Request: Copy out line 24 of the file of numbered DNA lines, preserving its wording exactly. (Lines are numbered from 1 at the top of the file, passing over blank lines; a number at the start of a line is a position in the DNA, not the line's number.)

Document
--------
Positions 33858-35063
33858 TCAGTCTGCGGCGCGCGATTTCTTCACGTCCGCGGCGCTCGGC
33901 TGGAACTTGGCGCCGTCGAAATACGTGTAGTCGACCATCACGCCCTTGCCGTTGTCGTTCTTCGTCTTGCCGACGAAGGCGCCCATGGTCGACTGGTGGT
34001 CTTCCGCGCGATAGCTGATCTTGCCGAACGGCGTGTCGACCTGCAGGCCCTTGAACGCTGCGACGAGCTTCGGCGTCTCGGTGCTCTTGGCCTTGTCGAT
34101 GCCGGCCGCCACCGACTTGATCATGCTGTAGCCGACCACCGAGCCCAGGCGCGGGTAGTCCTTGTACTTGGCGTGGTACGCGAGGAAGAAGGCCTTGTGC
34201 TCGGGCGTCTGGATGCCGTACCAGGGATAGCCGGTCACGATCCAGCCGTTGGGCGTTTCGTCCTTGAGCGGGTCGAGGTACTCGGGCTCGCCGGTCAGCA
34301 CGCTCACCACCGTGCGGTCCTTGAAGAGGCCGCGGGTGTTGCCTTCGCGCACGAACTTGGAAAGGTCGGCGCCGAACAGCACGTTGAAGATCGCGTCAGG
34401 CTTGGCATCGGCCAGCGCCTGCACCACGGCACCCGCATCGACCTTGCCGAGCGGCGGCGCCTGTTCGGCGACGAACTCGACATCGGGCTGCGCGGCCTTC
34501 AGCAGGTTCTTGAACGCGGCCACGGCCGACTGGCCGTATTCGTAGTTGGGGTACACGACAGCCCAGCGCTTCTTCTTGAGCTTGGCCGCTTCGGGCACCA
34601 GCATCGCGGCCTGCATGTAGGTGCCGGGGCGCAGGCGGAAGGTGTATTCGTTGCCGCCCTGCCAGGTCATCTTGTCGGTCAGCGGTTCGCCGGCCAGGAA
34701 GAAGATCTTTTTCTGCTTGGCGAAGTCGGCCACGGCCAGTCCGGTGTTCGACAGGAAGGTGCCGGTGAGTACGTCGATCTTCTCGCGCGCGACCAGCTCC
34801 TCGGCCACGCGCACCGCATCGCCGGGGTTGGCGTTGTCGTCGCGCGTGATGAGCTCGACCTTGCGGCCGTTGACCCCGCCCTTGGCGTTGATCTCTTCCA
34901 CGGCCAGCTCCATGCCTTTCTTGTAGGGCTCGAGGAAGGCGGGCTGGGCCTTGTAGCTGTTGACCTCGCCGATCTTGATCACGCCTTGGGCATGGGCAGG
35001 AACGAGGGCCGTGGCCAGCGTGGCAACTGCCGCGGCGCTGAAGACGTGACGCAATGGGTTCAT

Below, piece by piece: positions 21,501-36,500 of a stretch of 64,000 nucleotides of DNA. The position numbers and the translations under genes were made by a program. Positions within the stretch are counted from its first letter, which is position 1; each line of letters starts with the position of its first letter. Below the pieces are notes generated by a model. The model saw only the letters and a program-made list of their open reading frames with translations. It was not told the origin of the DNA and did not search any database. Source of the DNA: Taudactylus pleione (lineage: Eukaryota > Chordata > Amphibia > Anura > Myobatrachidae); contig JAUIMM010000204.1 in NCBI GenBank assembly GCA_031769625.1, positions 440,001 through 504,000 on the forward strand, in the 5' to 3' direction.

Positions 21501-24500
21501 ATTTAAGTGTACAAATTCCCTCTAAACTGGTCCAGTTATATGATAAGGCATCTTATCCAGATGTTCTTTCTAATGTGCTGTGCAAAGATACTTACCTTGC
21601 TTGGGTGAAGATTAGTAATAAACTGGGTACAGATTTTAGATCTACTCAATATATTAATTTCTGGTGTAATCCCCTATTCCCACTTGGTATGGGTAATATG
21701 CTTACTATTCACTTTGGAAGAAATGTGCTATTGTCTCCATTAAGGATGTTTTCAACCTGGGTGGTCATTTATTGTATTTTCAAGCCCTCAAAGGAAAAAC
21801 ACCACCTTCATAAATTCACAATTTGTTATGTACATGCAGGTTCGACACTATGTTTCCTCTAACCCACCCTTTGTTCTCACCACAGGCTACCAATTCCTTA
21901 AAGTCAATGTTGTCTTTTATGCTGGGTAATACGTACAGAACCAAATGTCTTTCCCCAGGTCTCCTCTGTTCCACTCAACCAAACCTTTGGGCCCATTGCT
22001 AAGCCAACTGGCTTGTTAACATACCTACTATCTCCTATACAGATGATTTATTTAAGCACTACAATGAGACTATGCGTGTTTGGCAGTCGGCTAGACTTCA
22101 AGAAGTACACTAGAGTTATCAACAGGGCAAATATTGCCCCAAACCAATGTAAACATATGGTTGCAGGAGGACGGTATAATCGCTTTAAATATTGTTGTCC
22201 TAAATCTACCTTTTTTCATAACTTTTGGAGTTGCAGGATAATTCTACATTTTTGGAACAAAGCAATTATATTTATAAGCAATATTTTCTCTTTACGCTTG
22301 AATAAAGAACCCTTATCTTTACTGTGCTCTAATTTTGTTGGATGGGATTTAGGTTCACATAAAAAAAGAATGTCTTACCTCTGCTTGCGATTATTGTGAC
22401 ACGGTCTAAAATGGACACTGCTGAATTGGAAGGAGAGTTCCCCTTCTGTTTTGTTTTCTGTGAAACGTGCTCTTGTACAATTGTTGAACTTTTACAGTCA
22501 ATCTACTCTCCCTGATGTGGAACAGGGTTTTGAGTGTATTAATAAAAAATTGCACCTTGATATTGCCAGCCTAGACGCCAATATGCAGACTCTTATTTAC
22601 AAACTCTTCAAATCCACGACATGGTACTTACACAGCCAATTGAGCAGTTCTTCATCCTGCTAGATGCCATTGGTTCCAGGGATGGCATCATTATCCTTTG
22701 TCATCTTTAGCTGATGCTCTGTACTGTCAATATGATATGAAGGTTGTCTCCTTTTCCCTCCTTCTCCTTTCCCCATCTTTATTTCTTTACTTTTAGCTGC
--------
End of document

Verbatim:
22201 TAAATCTACCTTTTTTCATAACTTTTGGAGTTGCAGGATAATTCTACATTTTTGGAACAAAGCAATTATATTTATAAGCAATATTTTCTCTTTACGCTTG